“Young reduction mammaplasty patients experience excellent breast-related quality of life decades after surgery,” report Kate B. Krucoff, MD, and coauthors. The study finds that some long-term outcomes after breast reduction surgery – including sexual well-being and satisfaction with breasts – are even higher than in women who have never had breast surgery.
According to the 2018 American Society of Plastic Surgeons annual statistics report, there were 43,591 breast reduction procedures last year—a number that’s held steady since the Society began tracking the operation in 2011.
The study included women who were younger than 25 when they underwent breast reduction surgery between 1980 and 2003. The quality of life (QoL) outcomes were evaluated using a validated questionnaire, the BREAST‑Q©. Thirty-seven women completed the questionnaire. All women in the study were followed up for at least 10 years; median follow-up was 21 years, with a maximum of 32 years.
“Overall, participants demonstrated high satisfaction and well-being,” Kate B. Krucoff, MD, and coauthors write. The study focused on four BREAST‑Q outcomes, all scored on a 0 (worst) to 100 (best) scale. For two outcomes, scores were significantly higher for women who underwent breast reduction at a young age, compared to a normative group of women who never had breast surgery. Average score for satisfaction with breasts was 67 for women who underwent breast reduction, compared to 57 in the normative group. Women who underwent breast reduction also gave higher ratings for sexual well-being: 72 versus 55.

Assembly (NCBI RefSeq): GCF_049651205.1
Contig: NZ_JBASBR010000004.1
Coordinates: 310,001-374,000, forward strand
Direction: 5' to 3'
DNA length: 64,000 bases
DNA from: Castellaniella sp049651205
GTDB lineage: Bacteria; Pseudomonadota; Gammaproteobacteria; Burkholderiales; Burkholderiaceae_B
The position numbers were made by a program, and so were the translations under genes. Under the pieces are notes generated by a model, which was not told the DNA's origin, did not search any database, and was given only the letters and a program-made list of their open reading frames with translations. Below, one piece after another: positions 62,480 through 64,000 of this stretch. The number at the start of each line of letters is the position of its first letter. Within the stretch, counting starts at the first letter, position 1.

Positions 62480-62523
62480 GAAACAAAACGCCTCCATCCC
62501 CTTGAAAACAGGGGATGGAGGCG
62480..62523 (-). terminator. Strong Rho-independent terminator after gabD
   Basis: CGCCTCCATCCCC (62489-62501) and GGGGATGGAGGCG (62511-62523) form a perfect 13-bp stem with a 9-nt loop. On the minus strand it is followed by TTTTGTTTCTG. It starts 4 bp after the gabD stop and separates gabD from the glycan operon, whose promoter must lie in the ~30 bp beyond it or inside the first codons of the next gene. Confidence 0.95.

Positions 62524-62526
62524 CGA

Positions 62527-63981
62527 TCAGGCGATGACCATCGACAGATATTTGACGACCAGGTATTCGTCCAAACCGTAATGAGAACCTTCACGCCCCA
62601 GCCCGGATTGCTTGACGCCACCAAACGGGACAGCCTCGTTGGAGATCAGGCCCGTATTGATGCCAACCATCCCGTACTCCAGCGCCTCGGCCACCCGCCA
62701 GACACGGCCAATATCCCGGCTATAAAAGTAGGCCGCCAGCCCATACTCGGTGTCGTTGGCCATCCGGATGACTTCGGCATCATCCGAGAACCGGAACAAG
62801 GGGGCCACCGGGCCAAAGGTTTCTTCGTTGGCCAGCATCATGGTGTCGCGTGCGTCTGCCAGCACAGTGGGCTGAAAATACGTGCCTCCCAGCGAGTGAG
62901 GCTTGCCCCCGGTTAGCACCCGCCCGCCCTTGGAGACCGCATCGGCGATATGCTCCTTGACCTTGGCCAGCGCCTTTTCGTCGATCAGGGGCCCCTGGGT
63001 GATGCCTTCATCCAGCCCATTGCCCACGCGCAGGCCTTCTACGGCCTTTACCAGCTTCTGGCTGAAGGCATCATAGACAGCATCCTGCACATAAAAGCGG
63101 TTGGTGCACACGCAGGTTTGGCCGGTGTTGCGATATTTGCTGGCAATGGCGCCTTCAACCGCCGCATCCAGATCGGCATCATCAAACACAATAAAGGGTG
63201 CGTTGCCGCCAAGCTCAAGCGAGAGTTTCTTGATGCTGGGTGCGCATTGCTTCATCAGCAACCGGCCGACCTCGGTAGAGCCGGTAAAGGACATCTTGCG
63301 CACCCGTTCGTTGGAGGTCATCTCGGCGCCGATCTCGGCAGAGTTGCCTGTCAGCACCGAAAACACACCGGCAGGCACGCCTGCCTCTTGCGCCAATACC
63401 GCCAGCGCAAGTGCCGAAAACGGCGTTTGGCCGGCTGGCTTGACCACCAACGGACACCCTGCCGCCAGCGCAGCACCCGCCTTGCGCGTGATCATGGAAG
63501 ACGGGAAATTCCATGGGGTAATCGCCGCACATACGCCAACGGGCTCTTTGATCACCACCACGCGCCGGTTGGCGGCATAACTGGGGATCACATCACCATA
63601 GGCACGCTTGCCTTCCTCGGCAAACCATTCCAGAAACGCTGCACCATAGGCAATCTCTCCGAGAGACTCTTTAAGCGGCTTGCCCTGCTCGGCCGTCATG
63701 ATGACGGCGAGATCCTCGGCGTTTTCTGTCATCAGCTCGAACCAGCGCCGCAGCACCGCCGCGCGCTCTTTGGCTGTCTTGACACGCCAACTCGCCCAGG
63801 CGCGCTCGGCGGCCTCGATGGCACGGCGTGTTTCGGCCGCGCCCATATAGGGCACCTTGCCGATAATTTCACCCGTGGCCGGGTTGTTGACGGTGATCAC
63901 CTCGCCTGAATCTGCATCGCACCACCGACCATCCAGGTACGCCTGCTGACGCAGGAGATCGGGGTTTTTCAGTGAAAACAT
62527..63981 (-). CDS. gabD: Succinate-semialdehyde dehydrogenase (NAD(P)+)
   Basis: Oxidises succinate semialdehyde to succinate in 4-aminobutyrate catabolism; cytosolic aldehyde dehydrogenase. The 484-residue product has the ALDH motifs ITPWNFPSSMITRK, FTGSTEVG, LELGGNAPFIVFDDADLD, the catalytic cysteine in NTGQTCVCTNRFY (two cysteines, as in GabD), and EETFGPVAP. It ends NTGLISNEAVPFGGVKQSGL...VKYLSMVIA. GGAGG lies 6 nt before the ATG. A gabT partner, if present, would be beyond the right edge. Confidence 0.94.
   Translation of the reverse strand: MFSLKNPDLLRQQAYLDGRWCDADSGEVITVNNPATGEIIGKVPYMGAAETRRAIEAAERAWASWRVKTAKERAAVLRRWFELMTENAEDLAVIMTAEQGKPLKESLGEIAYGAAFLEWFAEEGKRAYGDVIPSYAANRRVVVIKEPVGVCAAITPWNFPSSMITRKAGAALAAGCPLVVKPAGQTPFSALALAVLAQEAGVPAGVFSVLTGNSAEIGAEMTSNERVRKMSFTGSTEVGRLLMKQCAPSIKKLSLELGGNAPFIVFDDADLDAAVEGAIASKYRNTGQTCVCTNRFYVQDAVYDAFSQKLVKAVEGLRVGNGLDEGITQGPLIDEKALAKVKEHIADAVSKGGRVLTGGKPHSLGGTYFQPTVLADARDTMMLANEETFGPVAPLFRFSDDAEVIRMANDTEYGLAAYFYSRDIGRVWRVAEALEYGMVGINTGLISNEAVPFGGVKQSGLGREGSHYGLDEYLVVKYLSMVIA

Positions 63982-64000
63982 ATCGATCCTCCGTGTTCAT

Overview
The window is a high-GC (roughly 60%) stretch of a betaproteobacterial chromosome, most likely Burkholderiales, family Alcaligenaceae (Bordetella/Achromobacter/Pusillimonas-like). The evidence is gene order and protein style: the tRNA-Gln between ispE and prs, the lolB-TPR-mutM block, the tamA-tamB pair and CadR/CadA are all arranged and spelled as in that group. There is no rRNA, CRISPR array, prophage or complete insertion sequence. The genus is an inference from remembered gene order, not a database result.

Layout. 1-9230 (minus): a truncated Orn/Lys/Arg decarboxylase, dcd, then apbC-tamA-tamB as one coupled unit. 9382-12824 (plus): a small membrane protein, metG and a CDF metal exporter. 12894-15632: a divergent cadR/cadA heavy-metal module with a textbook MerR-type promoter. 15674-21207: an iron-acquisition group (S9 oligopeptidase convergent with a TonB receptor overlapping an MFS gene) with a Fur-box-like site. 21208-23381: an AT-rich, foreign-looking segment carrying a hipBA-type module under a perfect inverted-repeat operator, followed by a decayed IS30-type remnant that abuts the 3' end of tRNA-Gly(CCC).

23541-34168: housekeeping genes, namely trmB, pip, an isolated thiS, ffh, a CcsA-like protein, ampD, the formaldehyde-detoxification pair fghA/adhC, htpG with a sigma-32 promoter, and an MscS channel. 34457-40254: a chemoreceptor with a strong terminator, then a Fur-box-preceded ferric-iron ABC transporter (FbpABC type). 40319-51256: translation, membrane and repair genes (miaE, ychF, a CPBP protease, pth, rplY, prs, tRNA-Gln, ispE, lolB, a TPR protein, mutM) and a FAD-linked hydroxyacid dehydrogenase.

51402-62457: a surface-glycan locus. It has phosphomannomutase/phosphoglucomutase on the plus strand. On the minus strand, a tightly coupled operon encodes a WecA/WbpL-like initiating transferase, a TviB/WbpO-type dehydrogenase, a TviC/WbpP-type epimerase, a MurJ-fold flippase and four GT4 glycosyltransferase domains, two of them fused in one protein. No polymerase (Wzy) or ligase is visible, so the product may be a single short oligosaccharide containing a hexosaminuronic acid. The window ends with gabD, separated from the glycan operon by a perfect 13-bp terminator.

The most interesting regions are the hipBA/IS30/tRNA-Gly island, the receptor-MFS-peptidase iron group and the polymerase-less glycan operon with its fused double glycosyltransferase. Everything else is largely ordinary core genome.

Women who underwent breast reduction also had good scores for psychosocial well-being (76 out of 100) and physical well-being (81 out of 100). These scores were similar to the normative group.
Breast reduction has demonstrated benefits in reducing symptoms (such as back and neck pain) and improving psychological well-being (such as poor body image and low self-esteem) in women with overlarge breasts. “Although young patients experience many of the same symptoms as adults, controversy exists around performing reduction mammaplasty in a young patient population,” Dr. Krucoff and colleagues write. The new report is one of the longest follow-up studies of young reduction mammaplasty patients, and the first to use the validated BREAST‑Q questionnaire.
The results show enduring benefits in a group of women who underwent breast reduction before age 25. Benefits persisted even though the women likely underwent hormonal changes affecting the breast, including pregnancy, breastfeeding, and menopause. “Thus, avoiding or delaying reduction mammaplasty in young patients may prevent them from achieving lasting improvements in satisfaction and well-being,” the researchers add.
The study also has implications for insurance coverage and other obstacles to undergoing breast reduction surgery, especially in younger women. Dr. Krucoff and coauthors conclude, “Surgeons and third-party payers should be aware of these data and advocate for young patients to gain access to care.”
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